The play is delightful, the message not so much. Written in 1953 in his native Czechoslovakia, Max Frisch seems to be lampooning blind totalitarianism at the same time he is sticking it to the wealthy who choose to live with their heads in the sand. The issue here -- a businessman who has invited two arsonists into his attic because he is afraid to appear too terribly bourgeois -- is one we can relate to easily. We see what we choose to see, even with our house about to burn down around us.
You have to love the two arsonists -- Tim Kniffin (Eisenring) and Michael Ray Wisely (Schmitz) never pretend to be anyone except who they are. Bottom line: they love burning things up. Schmitz (seen above with Gwen Loeb as Mrs. Biedermann) is also a pathological liar, and he has figured out that his tales of personal woe elicit embarrassed generosity from others, especially Mr. and Mrs. Biedermann.
We know Biedermann (Dan Hiatt) is a bumbling plutocrat, but it takes us awhile to realize he is also guilty of mistreating an ex-employee. Perhaps it is this guilt that causes him to try so hard to appease Schmitz with good cigars, excellent food and accommodations in the very attic that every person in the theater, except for Biedermann, knows Schmitz is planning to burn down.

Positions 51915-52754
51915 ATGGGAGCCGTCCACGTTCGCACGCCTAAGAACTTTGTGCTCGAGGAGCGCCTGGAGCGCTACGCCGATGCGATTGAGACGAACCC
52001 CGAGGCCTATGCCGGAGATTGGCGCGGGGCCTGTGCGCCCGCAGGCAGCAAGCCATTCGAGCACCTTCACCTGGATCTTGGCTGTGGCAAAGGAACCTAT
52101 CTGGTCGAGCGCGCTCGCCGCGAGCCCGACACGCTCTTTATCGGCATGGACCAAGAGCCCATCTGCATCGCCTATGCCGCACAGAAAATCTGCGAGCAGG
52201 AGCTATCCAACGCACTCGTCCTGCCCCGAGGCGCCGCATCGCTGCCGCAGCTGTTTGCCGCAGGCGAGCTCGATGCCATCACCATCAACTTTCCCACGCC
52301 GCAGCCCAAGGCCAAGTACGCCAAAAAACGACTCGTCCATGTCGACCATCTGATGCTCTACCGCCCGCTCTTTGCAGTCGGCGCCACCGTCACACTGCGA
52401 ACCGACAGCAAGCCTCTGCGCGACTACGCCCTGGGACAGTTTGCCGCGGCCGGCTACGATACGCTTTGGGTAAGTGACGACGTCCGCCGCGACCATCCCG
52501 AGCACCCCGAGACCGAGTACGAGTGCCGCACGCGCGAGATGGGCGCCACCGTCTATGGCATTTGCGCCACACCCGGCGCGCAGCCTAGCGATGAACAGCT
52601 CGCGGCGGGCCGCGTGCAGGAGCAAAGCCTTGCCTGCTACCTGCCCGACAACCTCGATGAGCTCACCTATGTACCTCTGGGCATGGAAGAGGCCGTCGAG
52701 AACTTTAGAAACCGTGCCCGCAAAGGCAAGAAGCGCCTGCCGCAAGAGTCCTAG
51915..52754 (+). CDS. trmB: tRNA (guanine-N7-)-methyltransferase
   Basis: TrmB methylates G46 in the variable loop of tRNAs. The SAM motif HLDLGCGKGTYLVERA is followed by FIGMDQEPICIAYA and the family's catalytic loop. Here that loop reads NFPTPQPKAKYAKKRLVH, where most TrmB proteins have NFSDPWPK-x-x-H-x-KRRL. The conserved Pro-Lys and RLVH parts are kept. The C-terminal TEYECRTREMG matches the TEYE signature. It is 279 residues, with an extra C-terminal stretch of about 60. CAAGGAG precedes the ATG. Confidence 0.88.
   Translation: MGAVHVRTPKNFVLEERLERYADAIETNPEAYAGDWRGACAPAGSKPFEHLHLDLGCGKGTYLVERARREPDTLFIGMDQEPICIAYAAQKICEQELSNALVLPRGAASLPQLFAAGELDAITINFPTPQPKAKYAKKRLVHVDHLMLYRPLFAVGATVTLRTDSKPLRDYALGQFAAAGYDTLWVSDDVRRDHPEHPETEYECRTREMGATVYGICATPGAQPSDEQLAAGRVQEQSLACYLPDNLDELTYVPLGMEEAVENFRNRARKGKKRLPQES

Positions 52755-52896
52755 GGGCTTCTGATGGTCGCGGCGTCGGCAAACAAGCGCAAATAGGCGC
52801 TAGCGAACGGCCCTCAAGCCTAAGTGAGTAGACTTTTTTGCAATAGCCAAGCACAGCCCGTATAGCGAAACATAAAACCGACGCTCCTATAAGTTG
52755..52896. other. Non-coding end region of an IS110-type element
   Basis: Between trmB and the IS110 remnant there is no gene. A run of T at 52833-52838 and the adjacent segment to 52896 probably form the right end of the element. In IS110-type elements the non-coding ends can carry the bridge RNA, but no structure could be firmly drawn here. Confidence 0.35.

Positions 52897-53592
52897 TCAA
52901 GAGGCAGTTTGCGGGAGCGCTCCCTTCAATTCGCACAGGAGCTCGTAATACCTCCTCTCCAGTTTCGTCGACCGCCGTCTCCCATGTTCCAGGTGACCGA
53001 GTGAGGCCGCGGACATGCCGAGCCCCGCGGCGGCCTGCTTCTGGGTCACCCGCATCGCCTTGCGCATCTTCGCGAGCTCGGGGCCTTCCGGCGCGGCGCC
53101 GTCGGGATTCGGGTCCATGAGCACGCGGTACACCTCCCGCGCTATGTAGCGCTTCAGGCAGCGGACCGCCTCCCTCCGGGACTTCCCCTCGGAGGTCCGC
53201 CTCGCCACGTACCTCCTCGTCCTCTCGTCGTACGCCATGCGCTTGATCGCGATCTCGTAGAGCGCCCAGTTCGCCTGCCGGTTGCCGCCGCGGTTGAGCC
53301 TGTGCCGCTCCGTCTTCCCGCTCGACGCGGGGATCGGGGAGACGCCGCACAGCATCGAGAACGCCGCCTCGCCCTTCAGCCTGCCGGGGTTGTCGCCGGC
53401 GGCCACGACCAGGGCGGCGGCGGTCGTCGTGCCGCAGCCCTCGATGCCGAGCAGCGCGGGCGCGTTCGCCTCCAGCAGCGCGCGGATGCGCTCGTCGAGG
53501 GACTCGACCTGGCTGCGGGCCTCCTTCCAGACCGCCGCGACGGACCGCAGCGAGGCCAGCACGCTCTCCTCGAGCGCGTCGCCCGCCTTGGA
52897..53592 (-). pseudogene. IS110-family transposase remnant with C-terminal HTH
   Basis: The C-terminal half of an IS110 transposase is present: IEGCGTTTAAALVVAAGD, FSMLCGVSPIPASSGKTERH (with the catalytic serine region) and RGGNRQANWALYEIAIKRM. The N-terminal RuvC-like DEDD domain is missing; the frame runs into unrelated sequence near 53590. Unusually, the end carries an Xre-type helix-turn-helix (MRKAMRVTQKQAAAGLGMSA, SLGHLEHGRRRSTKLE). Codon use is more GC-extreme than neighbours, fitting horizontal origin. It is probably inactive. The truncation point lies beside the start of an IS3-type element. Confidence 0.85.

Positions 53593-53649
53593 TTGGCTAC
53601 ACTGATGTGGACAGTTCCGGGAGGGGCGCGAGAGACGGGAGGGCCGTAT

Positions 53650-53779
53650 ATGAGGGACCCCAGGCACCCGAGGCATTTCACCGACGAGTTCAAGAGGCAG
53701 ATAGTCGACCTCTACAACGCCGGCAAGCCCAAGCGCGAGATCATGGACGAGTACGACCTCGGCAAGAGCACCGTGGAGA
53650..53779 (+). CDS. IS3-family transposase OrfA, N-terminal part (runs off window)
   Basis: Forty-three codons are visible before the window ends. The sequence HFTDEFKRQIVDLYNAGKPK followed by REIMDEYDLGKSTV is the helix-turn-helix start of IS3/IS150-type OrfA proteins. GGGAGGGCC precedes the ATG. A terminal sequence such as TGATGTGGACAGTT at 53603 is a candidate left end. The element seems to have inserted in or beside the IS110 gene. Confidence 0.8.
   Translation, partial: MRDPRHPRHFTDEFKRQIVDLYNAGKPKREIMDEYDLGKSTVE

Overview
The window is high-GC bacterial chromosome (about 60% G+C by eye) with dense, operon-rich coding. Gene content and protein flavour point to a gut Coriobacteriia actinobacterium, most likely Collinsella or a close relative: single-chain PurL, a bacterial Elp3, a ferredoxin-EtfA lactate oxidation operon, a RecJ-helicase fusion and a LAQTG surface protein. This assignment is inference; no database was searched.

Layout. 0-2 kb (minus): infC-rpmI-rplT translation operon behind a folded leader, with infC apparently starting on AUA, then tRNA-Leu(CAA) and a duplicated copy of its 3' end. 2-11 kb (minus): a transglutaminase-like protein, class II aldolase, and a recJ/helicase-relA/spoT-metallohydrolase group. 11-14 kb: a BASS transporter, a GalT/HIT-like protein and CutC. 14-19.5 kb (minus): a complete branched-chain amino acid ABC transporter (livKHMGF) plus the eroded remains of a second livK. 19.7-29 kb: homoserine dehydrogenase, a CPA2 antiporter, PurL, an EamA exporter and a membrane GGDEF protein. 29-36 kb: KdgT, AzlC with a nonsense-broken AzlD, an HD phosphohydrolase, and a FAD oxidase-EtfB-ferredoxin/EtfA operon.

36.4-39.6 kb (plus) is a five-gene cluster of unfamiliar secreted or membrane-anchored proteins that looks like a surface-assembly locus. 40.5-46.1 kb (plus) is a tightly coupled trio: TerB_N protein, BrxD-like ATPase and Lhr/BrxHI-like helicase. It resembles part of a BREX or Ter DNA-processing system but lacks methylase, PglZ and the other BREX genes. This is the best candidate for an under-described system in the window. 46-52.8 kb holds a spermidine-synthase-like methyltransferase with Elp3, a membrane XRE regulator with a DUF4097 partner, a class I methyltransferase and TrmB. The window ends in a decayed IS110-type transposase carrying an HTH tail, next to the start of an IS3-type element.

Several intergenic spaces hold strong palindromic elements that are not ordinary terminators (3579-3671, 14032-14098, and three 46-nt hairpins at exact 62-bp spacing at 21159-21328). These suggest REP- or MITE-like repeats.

We love the attic scenes. It is theater of the absurd mixed with a touch of The Simpsons, as Biedermann absolutely refuses to acknowledge what he is staring at with his own eyes. There is an epidemic of arson in the city? You have dragged barrels of gasoline into my attic? No, nothing out of the ordinary here.
The firemen and their (lengthy) unison chanting seem a little strange -- as much absurdist theater from the mid-50s seems to us now. But the message remains strong. If someone tells you they are intent on burning down your house -- they probably will.
RATINGS: ☼ ☼ ☼ BANG
The San Francisco Theater Blog Awards Division awards "The Arsonists" Three Stars with a BANGLE OF PRAISE. The sets, acting and direction (Mark Jackson) earn one star each. Special mention to Dina Percia for her delightfully frustrated Anna. We give the BANGLE to the bad guys -- who doesn't love bad guys who are truly bad? Especially when they have such nice smiles?
The Aurora Theatre
2081 Addison Street, Berkeley
Through May 12